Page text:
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"What We're Up Against": Dated Look at Gender Politics in the Workplace
BAY CITIZEN

February 24, 2011

Magic Theatre's latest has its moments, but misses the mark on today's issues

Experiencing “What We’re Up Against,” Theresa Rebeck’s new social comedy focusing on sexual discrimination in the workplace, reminds one of the lurid world of 1950s Madison Avenue advertising agencies portrayed in the TV series “Mad Men.” Rebeck’s play gives the impression that office politics haven’t evolved much since the era of suppliant secretaries in pencil-line skirts and their sexist, skinny tie-wearing male bosses.

“What We’re Up Against,” which is currently receiving its world premiere run at the Magic Theatre through March 6, centers on the unhappiness of a bright, conniving young architect, Eliza, whose frustration at being sidelined by her male co-workers leads her to trick her blustering misogynistic manager into exposing his double-standards.

Set in contemporary times, Rebeck’s taut, expletive-laden prose is full of arrogant posturing by the cast of male architects. When project leader Ben (Rod Gnapp), junior architect Weber (James Wagner) and office head Stu (Warren David Keith) aren’t putting down or patronizing the few women around them, they’re fearing for their safety with cries of “she’s after your balls!”

The firm’s two women architects occupy opposing sides in the corporate gender dynamics debate. The outspoken, volatile Eliza (played by a plucky and empathetic Sarah Nealis) embraces confrontation and devises underhand schemes to get ahead. Unpopular and mistrusted, she risks losing her position within six months of being hired.

Eliza’s unthreatening and professionally mediocre colleague, Janice (a gamine-ditzy Pamela Gaye Walker) adopts very different survival tactics. By sucking up to her male colleagues at every opportunity, she’s managed to hold on to her job for eight years.

While this one-dimensional view of office gender dynamics provides moments of comedic contrast — Eliza is as foul-mouthed as Janice is prim — Rebeck’s handling of the sexual discrimination themes appears very dated. Despite the slick and thoughtful production helmed by the Magic Theatre’s artistic director Loretta Greco, the playwright’s hackneyed vision undermines the credibility of her social criticism as well as the theatrical power of her writing.

More than anything, the overt chauvinism of scenes such as the opening one, in which architects Ben and Stu vent their hatred of women in general and Eliza in particular, evokes the machismo-laden early plays of David Mamet like “American Buffalo” and “Sexual Perversity in Chicago.”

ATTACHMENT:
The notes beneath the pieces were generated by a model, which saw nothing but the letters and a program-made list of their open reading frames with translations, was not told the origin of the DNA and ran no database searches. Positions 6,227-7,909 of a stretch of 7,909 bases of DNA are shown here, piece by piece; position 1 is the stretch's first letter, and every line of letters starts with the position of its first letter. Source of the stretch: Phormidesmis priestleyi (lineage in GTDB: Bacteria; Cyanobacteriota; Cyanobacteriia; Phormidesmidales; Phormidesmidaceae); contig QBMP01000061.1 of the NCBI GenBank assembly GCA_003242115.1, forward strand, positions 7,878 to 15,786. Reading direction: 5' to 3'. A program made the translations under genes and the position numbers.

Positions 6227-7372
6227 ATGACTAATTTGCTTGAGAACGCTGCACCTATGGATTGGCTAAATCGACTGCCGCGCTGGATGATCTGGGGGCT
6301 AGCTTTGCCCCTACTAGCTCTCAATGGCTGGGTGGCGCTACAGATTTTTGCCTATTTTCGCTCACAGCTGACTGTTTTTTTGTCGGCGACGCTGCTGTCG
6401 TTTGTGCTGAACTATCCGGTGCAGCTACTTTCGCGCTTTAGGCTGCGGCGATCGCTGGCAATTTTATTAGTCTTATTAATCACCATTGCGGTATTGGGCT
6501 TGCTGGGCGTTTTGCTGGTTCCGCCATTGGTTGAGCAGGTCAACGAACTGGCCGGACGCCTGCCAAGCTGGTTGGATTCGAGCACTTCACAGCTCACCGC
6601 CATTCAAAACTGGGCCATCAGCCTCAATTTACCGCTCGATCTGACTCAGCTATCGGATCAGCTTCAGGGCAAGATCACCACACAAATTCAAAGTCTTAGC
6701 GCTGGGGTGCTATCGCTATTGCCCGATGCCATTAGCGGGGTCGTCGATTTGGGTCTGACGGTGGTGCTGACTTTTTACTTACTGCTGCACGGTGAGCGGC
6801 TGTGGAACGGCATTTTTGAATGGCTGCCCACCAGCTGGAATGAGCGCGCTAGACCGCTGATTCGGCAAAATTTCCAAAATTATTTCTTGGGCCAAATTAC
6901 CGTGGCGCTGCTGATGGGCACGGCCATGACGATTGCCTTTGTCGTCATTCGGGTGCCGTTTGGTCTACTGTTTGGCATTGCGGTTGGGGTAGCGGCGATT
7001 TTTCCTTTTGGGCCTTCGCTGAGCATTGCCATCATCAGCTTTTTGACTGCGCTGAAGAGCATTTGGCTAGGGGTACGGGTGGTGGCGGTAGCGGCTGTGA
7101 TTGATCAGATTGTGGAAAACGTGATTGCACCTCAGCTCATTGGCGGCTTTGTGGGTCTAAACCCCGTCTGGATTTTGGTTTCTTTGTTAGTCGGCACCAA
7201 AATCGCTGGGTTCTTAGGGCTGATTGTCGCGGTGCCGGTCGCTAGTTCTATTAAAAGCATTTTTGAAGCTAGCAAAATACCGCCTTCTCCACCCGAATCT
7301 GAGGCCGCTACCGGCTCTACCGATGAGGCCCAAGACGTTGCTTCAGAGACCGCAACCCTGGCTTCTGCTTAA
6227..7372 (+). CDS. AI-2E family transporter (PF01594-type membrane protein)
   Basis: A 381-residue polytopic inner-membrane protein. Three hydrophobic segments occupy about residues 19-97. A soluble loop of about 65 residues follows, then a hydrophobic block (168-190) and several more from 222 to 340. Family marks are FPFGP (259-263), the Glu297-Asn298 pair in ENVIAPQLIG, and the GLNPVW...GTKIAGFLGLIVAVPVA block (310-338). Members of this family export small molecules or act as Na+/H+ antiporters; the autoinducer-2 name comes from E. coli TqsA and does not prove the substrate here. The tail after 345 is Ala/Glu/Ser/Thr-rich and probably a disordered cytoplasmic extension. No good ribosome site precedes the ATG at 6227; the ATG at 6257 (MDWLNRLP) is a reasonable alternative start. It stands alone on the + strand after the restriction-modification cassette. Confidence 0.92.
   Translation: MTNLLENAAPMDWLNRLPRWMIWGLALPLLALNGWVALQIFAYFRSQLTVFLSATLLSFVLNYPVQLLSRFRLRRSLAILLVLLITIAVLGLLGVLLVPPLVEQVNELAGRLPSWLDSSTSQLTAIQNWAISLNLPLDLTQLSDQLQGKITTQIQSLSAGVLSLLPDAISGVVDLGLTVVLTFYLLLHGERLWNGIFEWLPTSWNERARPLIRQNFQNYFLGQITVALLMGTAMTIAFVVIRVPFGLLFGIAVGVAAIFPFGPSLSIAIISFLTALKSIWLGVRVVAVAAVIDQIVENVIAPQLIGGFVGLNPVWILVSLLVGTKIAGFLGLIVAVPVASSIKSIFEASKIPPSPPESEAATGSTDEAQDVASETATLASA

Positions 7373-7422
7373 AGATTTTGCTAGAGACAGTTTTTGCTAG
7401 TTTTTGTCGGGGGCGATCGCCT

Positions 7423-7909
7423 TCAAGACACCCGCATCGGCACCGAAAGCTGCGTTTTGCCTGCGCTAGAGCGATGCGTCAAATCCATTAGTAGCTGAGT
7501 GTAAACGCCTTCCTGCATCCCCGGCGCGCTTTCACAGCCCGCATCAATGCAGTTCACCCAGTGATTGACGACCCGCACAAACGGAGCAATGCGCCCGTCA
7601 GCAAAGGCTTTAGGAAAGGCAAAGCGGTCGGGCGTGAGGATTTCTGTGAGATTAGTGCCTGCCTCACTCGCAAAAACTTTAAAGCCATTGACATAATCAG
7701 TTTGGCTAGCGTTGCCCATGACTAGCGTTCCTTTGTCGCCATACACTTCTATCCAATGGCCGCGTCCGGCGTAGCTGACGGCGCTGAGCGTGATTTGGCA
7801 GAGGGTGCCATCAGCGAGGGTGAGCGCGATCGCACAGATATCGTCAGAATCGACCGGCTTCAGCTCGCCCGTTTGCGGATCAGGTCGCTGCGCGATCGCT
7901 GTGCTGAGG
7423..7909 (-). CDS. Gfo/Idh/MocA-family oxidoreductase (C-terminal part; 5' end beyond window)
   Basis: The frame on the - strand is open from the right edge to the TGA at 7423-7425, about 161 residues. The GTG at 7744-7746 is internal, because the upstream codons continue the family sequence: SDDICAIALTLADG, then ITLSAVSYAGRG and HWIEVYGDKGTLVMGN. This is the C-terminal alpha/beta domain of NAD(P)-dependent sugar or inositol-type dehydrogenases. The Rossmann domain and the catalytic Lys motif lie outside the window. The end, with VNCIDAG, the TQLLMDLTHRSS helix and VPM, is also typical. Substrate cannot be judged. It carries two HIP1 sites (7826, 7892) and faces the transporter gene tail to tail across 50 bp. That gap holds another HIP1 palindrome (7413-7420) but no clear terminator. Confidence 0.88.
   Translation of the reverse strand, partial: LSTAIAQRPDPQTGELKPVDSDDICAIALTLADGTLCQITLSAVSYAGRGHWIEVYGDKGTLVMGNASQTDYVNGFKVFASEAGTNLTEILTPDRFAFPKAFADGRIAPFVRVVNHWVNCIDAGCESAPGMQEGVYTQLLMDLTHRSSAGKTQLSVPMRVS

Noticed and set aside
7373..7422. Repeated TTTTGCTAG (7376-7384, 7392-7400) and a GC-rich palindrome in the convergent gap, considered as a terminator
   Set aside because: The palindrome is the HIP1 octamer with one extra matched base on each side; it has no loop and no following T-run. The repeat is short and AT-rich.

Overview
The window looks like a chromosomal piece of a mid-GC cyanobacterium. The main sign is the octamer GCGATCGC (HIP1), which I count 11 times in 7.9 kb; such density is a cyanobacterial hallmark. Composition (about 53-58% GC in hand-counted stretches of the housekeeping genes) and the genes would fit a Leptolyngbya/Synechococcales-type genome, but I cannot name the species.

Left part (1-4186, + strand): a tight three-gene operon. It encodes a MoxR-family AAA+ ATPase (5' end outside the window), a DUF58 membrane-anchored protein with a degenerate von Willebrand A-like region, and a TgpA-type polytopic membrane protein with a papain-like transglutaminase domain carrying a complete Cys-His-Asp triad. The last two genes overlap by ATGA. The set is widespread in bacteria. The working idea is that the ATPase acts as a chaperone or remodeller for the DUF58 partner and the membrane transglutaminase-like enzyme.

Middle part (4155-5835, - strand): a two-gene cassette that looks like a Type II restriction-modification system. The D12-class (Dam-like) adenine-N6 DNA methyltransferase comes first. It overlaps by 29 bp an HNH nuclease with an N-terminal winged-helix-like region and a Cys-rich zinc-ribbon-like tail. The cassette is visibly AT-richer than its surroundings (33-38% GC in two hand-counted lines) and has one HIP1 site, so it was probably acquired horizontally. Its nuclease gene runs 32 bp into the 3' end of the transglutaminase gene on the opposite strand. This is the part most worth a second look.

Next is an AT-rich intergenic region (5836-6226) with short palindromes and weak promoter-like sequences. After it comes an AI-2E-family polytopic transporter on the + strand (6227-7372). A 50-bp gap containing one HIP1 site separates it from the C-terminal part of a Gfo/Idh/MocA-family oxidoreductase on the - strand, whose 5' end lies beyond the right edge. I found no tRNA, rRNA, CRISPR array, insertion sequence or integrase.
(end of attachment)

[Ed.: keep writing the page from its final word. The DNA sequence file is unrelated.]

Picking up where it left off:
The throwback feeling isn’t surprising when you consider the fact that the first scene of “What We’re Up Against” started life as an eight-page script written 19 years ago.

Sexual bias claims continue to be rife in the United States today. (Gender discrimination cases accounted for nearly 30% of all charges filed with the Equal Employment Opportunity Commission in 2010). Yet the biases play out in more subtle ways than two decades ago. These days, there might be fewer blatantly sexist remarks flying around water coolers across the land. But there are plenty of lawsuits against companies for paying female employees less than male employees for the same jobs.

The Magic Theatre’s program notes include a statement about the median income levels for men and women architects ($70,330 versus $55,805 respectively.) And Skip Mercier’s geometric brushed steel and glass set design alludes visually to the ever-pervasive “glass ceiling” preventing women from reaching the same professional heights as men. But Rebeck’s drama barely touches upon the important pay-scale differential.

Instead, all Eliza can do is complain about the fact that her office is a closet at the far end of the hall and that her manager selects a dim-witted male colleague over her when it comes to working on a second-rate project involving the renovation of a suburban mall.

Intriguingly, what makes “What We’re Up Against” watchable, and even somewhat enjoyable, is the feeling that in its most inspired moments, the play is not about sexual discrimination in the workplace at all.

Like the obscuring frosted glass of the firm’s office windows, the comedy’s boring gender politics bluster obscures much more engaging material: Rebeck’s wry look at the deadening competitiveness of corporate America and its perverse drive to reward mediocrity at the expense of excellence.

The architects’ constant whining and jockeying for position, the nameless employees that pass behind the office doors intermittently throughout the play like so many anonymous drones and the restless movement of the sterile office furniture across the performance space all suggest a professional world of corrupt ambitions and restless, haggard souls.

Gender wars are just a small part of a much bigger problem, but you have to break through Rebeck’s rigid dramaturgy to see that fact.

The phrase “what we’re up against” is not, as Stu declares at one point early on in the play, a statement about men steeling themselves in the face of the weaker sex’s erroneous attempt to infiltrate a venerable corporate system. What we’re up against here is the corporate system itself.

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